The Hostnames Report in Google Analytics usually does not get much attention from an average Google Analytics user. In this article, I will shed some light on the functions and uses of the Hostname Report.
About the Hostnames Report in Google Analytics
In Google Analytics, the Hostnames report can be found under Visitors –> Network Properties –> Hostnames. Let’s assume that you have two different domain names (e.g. mysite.com and mysite.net). Both domain names bring your online visitors to the same website essentially displaying the same content. Continue Reading »
The web analytics industry is gaining substantial momentum and people have started to respect “data” for decision making. However, I believe that data is not information. Data contains information, and that’s why you need to slice-and-dice your data to derive actionable insights.
Google Analytics recently introduced an enhancement within the report interface. This new enhancement is called “Weighted Sort.” It greatly enhances your ability to convert data into actionable insights. This article will shed light on this new enhancement and how you can leverage it along with other standard features for intelligent data analysis.
Any data collection and analysis tool is just garbage in and garbage out if you are unable to convert the data into actionable insights. There are numerous ways through which you can convert your Google Analytics data into actionable insights. Some of these techniques may include exporting your Google Analytics data into statistical tools such as SPSS.
Since there are so many tools at your disposal, it is important to understand which tool to use in a given situation. In our Google Analytics Courses, we take practical examples and exercises that teach you how to leverage appropriate techniques, so you can dig deeper into your data. Regardless of the method you use to slice-and-dice your Google Analytics data, you will first need to understand how data is organized in Google Analytics. In this article, I will shed some light on how the basic report structure works in Google Analytics. Continue Reading »
The Google Analytics dashboard is a powerful tool. It is very helpful, especially if you have cross-functional teams within your organization. Let’s explore how you can leverage the dashboard in Google Analytics. Continue Reading »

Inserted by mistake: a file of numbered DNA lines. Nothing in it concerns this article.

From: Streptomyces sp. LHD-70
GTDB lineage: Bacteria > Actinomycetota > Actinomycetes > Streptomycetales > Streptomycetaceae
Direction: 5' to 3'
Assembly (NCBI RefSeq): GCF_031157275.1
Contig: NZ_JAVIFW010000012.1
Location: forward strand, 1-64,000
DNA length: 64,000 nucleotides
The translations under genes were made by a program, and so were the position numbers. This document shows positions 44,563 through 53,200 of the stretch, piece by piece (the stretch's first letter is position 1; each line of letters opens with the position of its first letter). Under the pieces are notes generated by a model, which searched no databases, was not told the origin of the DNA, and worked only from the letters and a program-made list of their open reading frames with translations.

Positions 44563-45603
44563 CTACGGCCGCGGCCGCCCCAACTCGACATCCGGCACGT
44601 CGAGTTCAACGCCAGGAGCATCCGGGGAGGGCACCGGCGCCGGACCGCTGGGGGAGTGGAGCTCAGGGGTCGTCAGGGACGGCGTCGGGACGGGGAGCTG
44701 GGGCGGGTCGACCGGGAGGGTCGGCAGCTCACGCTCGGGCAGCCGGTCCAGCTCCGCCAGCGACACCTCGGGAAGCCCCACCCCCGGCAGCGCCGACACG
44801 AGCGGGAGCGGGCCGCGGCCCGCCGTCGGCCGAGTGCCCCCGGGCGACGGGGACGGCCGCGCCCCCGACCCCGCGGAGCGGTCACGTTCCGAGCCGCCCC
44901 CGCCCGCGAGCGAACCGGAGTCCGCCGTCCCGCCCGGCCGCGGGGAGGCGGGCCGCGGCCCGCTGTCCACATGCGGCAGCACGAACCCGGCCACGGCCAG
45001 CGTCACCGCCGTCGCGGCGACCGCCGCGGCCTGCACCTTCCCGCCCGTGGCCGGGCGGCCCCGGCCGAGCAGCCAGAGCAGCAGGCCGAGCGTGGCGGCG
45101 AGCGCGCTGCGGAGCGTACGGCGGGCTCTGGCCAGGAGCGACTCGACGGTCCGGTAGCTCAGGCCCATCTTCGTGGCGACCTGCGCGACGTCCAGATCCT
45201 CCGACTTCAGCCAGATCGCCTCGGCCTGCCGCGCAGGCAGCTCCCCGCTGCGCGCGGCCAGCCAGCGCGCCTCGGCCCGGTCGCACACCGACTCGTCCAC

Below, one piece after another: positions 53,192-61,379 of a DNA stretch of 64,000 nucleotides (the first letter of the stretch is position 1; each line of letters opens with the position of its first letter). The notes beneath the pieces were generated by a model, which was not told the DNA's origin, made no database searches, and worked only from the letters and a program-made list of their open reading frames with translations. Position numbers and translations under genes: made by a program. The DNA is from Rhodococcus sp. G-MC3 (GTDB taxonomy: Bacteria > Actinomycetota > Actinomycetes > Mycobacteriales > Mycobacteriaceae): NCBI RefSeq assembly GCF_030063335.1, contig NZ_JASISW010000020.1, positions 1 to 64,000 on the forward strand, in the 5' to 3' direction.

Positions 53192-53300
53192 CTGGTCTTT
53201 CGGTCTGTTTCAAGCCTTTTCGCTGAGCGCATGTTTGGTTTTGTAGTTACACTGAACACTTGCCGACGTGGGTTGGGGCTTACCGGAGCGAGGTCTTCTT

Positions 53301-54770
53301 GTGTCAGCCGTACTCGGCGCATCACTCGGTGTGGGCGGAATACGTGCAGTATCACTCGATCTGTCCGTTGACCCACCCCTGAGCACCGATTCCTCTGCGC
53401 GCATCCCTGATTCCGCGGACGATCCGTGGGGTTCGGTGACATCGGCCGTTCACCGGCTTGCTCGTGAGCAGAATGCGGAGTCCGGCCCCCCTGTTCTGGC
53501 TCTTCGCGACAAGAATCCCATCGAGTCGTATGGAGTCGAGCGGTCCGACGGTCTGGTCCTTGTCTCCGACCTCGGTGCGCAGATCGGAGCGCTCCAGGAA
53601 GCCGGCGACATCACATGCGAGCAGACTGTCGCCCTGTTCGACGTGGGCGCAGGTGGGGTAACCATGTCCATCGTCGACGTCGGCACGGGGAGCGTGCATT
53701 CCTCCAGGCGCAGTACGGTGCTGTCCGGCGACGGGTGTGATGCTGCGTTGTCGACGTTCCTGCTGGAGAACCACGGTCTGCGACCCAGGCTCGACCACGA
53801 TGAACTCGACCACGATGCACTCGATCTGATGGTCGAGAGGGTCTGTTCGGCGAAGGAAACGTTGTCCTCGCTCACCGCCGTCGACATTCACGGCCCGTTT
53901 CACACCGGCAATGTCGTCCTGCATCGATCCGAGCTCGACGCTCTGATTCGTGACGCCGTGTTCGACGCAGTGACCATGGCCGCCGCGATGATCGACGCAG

If you are using Google Analytics for tracking your website performance or user activities, you should know that under standard implementation Google Analytics will not track certain user interactions, including downloading files (e.g., product catalogs, brochures, trial software, etc) and interaction with media players (e.g., embedded flash player for product demos). Continue Reading »
Google Analytics is commonly known for analyzing site stats such as the number of visitors, number of pageviews and lots of other quantitative metrics. Google Anlaytics can also be used for understanding users’ navigation patterns, though this feature is limited to individual pages only. The following example shows how to use the navigation summary report in Google Analytics. Continue Reading »
In a prior article, How to Use the Google Analytics Navigation Summary Report, I explained how to use Google Analytics to see how visitors got to specific pages and where they went from these pages. I also pointed out that while the navigation summary report is insightful, there is a significant bug in the report. Continue Reading »
When teaching Google Analytics courses, I always recommend to my students that they build cross-functional teams to take full advantage of Google Analytics within their organization. A cross-functional team should include members from the IT, marketing and web development teams. In this article you will learn how to use Annotations in Google Analytics to keep your cross-functional team members in synch. Continue Reading »
In our Google Analytics training classes, I recommend our students create multiple working copies of the default profile. These duplicate copies of the default profile are useful for carrying out experiments and tests on your data using filters, goals and funnels.
Consider the following scenario: you have 8 goals and 3 filters applied to your default profile. You want to tweak these goal and filter settings to see possible variations in the outcome. To test these different variations you will have to manually configure all 8 goals and 3 filters in different profiles. This is a mundane task and as of today there is no feature in Google Analytics that allows you to import your settings from one profile to another.
So, is there a work around? There sure is! Continue Reading »
In our Google AdWords class, I introduce students to Google Places. For those who are new to Google Places, it is a service where you can list your business on Google. You can provide details about your business such as the hours of operation, photos, and product offerings. Google Places allows online users to find local businesses on Google, read reviews and more. If you have a brick and mortar location, then listing your business on Google Places is a great way to increase your online presence in front of your local community.
Google recently added a new twist to this service; it’s called Google Tags. This new service is going to make it really simple for local businesses to advertise on Google. In fact, it is simpler than using Google AdWords. Continue Reading »